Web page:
'Hollow Man' plot is easy to overlook

The screenplay is almost as transparent as star Kevin Bacon, but let's not kid ourselves. You're not going to see "Hollow Man" to hear this invisible guy speak.

You're going for the full dose of the remarkable visual wizardry, chillingly showing Bacon vanish from skin to bone.

"Hollow Man," the latest sci-fi blood bath from director Paul Verhoeven ("Starship Troopers," "RoboCop"), is driven purely by its visceral special effects.

The plot is your basic invisibility-sends-narcissist-scientist-into-ego-overdrive story, with the ex-lover (Elisabeth Shue) working alongside him despite their rocky romantic history.

The dialogue and characters are largely incidental, except for the Invisible Mr. Bacon, represented for much of the movie by a digitized stand-in depicting the actor as a smoky phantom or a gruesome, skinless ghoul.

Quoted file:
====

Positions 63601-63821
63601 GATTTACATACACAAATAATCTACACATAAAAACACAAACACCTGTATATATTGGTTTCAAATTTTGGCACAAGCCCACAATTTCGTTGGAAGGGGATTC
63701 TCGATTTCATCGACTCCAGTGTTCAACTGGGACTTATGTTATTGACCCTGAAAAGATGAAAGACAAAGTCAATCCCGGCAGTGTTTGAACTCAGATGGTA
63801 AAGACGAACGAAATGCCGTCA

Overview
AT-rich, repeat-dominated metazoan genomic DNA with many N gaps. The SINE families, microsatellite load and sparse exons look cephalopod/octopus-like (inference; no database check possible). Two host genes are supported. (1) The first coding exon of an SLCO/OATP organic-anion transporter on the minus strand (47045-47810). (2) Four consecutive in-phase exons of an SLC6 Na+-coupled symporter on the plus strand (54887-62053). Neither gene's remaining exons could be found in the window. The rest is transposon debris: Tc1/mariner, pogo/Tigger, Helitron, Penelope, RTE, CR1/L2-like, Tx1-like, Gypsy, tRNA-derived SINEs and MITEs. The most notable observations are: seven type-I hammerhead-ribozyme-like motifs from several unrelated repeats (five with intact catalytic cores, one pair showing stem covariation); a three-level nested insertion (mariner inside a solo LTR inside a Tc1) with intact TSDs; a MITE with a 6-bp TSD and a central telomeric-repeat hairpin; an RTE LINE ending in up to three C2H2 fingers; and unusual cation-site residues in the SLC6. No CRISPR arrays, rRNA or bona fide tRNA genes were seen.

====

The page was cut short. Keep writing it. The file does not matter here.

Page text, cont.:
Bacon plays Sebastian Caine, a brilliant, vainglorious researcher who has discovered the secret of invisibility for a military project and makes himself the first human guinea pig. Trouble is, while Caine has found an antidote that restores invisible lab animals, the counteragent doesn't work on people.

Delusions of godhood overwhelm him. Caine mutinies against his fellow researchers, eradicating anyone with knowledge of the invisible man. Then he'll be free to do as he pleases.

There are vapid exchanges among the scientists, bland repartee between Caine and former lover Linda McKay (Shue), and a cookie-cutter romantic triangle involving her new boyfriend (Josh Brolin).

"Hollow Man" plays out much like a haunted-house story, with all the requisite oversights by the victims.

The mad-scientist story line is essentially the same as H.G. Wells' "The Invisible Man" and the 1933 Claude Rains classic, adapted from the novel by director James Whale. But oh, how far Hollywood special effects have come.

Visions of Caine covered in water, mist and blood are striking. The images of Caine vanishing and partly reappearing -- along with the similar rematerialization of an invisible gorilla -- absolutely dazzle.

The invisibility idea was ripe for a retread, but the movie ambles shallowly in Whale's wake, bringing little new to the concept other than visual fireworks.

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